Understanding the Connections Between Double Bind Thinking and the Ecological Crises: Implications for Educational Reform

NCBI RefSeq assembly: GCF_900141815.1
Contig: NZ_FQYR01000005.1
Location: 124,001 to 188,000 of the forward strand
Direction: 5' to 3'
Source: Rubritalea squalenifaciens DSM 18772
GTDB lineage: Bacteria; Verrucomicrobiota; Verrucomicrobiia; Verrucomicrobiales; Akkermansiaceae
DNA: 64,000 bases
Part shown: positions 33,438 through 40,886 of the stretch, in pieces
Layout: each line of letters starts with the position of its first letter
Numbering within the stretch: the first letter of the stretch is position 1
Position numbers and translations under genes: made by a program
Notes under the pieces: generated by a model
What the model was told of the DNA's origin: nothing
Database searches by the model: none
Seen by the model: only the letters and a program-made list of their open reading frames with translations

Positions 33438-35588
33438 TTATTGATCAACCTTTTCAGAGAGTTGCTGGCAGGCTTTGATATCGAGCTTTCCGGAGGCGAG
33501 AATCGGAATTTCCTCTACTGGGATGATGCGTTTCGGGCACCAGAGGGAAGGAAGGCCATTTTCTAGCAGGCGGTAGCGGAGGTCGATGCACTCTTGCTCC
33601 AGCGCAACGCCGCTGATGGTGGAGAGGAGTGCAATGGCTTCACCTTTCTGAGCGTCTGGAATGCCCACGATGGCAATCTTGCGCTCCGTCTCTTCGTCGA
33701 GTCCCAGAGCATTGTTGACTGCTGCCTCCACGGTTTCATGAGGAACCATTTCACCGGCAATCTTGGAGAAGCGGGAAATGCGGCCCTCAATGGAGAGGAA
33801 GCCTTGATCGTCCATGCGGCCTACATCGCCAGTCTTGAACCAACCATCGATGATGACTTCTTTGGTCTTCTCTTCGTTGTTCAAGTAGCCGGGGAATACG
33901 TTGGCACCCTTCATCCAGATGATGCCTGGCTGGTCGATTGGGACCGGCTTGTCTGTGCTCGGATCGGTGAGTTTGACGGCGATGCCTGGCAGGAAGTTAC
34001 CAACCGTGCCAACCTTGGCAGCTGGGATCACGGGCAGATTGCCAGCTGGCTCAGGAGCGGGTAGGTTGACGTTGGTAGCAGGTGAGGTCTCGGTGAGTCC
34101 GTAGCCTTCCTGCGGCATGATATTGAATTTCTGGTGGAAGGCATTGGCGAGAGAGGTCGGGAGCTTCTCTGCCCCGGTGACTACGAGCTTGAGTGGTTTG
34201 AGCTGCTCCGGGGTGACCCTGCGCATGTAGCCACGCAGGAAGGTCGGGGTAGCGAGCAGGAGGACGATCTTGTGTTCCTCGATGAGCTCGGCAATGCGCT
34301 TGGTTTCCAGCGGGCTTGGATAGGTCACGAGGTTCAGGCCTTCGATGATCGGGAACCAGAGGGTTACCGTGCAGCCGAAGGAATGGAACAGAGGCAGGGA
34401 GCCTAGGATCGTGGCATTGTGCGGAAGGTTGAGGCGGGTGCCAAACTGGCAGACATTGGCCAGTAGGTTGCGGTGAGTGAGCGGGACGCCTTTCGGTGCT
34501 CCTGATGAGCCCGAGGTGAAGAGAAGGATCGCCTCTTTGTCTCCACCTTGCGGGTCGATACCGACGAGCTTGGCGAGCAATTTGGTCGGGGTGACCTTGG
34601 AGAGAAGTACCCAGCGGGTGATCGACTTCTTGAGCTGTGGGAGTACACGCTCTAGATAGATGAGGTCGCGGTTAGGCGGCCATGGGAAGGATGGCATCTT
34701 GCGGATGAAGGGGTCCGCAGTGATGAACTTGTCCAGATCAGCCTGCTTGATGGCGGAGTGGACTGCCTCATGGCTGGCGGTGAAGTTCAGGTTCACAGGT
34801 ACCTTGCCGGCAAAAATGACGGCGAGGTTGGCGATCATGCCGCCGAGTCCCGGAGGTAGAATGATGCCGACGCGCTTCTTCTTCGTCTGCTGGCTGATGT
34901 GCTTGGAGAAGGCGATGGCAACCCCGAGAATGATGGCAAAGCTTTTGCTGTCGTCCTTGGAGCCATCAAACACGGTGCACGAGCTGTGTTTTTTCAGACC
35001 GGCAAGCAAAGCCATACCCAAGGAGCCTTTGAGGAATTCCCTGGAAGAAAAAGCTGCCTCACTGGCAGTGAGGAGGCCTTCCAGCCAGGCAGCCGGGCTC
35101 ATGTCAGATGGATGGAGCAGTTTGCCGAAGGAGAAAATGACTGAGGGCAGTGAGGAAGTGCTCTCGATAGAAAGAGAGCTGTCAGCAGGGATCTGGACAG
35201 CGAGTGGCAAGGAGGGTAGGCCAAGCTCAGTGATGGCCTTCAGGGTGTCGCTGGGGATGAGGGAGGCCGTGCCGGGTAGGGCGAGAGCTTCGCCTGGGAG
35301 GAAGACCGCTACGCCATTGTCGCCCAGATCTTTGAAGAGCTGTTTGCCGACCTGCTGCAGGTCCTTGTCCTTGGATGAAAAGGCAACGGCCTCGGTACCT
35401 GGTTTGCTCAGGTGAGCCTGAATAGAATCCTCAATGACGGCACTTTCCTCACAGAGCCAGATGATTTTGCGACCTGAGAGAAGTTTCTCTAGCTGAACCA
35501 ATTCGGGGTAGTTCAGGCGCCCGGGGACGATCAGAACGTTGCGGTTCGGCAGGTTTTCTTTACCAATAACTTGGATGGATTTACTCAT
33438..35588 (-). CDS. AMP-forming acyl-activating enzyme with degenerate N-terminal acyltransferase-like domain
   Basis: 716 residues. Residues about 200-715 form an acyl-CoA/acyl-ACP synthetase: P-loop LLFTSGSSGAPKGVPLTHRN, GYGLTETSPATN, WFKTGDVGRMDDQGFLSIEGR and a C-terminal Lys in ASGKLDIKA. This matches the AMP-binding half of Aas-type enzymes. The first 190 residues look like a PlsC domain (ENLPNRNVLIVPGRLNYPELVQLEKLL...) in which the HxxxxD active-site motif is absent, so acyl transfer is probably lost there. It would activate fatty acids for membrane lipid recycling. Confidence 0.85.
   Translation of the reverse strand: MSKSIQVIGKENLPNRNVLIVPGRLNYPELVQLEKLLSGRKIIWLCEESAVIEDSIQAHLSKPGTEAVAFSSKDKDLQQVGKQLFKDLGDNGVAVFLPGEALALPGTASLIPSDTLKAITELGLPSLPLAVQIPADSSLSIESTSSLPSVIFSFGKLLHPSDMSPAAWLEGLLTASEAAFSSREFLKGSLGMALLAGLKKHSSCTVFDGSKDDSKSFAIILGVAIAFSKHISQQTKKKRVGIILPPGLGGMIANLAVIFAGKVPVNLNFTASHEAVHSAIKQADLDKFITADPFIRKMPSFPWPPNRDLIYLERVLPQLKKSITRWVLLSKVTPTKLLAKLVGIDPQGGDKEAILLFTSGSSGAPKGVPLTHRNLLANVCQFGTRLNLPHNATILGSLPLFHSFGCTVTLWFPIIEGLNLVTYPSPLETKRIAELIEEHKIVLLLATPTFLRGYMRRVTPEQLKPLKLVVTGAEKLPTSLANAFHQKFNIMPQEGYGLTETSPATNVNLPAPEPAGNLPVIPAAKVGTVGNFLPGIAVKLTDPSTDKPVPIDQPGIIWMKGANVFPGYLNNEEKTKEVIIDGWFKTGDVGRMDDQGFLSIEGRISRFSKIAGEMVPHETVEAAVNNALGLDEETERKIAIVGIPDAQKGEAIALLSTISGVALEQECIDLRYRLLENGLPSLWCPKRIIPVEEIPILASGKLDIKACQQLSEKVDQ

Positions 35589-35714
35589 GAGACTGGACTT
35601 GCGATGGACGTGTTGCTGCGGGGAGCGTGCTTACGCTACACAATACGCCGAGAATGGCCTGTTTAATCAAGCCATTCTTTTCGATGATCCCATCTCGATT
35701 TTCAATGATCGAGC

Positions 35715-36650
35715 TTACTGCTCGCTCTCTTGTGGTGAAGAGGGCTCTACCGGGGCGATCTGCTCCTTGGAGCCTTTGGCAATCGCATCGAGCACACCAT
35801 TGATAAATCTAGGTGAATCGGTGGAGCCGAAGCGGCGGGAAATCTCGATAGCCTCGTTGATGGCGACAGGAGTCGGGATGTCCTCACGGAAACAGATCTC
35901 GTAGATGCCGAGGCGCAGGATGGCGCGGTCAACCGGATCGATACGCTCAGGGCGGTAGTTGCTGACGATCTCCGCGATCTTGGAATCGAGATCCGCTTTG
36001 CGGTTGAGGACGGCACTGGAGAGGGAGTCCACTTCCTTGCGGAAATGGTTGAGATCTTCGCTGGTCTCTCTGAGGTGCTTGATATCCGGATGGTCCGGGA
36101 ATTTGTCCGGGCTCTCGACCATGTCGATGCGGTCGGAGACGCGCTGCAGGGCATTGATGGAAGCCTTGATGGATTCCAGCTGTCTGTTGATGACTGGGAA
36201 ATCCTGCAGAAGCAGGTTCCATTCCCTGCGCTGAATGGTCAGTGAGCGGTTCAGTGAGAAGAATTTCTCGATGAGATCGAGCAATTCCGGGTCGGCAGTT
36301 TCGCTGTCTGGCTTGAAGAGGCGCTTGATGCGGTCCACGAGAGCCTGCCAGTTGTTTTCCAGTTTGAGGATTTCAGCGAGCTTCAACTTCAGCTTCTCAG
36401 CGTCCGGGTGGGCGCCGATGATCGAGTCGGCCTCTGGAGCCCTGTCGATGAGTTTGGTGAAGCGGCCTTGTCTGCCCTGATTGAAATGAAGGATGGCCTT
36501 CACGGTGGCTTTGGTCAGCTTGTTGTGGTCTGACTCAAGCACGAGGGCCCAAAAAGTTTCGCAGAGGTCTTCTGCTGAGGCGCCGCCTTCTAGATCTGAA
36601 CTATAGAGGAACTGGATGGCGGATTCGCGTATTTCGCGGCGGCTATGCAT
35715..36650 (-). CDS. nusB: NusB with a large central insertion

The 2007 and 2009 conferences of the American Educational Research Association (AERA) was especially notable, but for the wrong reasons. They were attended by over 12000 educators from around the world, and it took place well after scientific journals, the public media, and Al Gore’s film “An Inconvenient Truth” had contributed to a profound shift in the public’s awareness that the world is facing an ecological tipping point that will alter life on this planet. In America, which lags behind the level of ecological awareness of many European countries, public opinion has recently shifted, with surveys indicating that 70 percent of people now think that the ecological crises is a major concern that needs to be addressed. Reports on global warming, as well as on changes in the chemistry of the world’s oceans, and the spread of extreme weather patterns, were headline news in the newspapers, on television, and on talk radio. Even evangelical Christian groups were announcing that the ecological crises were a sign that they were failing as stewards of God’s creation.